Publication Date



Constitutional litigation is increasingly being waged
between governments, in both suits between a state and
the United States, and suits between two or more states.
The jurisdictionof the Federalcourts to hear such suits,
however, is disputed. The Supreme Court's cases are
famously difficult to reconcile, with some denying
jurisdiction and other seemingly identical cases
addressing the merits without discussing jurisdiction.
Some scholars have argued that intergovernmental
disputes over political jurisdiction historically are not
justiciableand that it is constitutionally illegitimate for
the Court to hear them. Recently, some scholars have
argued that the Court should hear such cases, but have
assumed their historical illegitimacy and have instead
argued normatively that the realities of our modern
system weigh in favor of updated justiciability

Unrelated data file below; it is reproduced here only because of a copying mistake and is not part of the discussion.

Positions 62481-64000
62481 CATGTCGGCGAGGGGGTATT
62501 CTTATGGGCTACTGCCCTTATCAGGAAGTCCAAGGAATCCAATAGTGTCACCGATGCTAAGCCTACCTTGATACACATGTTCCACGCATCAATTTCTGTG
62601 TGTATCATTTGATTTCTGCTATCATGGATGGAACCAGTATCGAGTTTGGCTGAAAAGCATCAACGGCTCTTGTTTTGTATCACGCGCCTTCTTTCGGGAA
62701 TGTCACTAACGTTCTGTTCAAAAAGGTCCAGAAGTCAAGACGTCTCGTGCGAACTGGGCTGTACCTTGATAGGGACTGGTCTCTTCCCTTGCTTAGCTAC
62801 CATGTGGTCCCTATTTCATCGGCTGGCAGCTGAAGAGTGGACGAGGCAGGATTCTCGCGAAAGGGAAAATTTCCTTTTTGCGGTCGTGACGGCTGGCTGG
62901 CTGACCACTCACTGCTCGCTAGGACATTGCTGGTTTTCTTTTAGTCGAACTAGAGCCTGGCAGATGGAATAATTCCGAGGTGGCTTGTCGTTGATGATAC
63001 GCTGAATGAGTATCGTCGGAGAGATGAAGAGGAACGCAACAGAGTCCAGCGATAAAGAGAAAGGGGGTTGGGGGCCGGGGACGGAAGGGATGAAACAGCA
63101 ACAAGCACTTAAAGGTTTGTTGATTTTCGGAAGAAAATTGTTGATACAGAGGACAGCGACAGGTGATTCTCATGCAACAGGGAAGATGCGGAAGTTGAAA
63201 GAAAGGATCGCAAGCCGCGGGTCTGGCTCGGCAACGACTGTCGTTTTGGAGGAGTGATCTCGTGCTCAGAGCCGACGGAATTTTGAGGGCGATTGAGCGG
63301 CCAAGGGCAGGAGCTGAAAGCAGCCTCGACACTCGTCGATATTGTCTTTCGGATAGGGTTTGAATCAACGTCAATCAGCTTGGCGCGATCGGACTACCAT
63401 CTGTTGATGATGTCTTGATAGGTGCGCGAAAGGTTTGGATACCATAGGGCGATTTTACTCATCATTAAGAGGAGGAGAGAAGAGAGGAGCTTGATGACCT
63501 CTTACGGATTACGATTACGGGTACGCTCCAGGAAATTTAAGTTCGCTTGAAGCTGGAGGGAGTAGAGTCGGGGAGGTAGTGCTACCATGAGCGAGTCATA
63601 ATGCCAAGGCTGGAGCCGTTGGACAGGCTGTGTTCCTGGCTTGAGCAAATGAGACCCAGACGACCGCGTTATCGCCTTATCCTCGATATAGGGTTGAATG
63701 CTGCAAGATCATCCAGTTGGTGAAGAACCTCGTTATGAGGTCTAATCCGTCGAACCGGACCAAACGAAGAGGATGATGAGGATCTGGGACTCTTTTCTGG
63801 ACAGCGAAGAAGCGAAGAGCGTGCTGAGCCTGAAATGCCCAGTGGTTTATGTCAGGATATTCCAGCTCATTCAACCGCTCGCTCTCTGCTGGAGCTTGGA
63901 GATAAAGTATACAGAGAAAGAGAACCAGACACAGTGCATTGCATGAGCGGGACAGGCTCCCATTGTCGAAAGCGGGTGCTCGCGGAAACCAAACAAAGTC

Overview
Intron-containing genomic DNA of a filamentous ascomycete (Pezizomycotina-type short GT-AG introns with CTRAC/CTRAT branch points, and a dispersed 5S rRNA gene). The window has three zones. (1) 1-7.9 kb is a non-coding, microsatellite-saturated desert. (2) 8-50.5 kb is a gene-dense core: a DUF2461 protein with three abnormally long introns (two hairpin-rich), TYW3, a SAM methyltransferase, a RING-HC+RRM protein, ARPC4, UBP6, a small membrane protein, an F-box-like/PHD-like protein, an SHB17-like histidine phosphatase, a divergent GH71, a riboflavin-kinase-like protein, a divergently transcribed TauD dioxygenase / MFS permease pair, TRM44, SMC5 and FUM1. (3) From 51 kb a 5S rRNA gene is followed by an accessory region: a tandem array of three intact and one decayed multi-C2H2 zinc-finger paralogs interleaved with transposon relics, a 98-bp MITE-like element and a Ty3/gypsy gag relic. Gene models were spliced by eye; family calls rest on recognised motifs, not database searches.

This Article analyzes the constitutional history of
what it calls "Intergovernmentalfederalism disputes." It
argues that the Constitutiongrants federal courts power
to hear certain intergovernmental controversies
regarding the line dividing their respective regulatory
jurisdictions. This power, however, was not historically
a common-law or equity court power. In the colonial
system, it was a power exercised exclusively by the King's
Privy Council, and then by Congress in the
Confederation Period. Early drafts of the Constitution

granted this power to the Senate, before ultimately
granting it to the Supreme Court. This Article argues
that it is thus historically legitimate for federal courts to
hear such controversies, so long as they adhere to the
historical model of claims that a governing entity has
exclusive jurisdiction to regulate a particular territory,
person, activity, or object. This historical theory also
helps to explain the Supreme Court's previously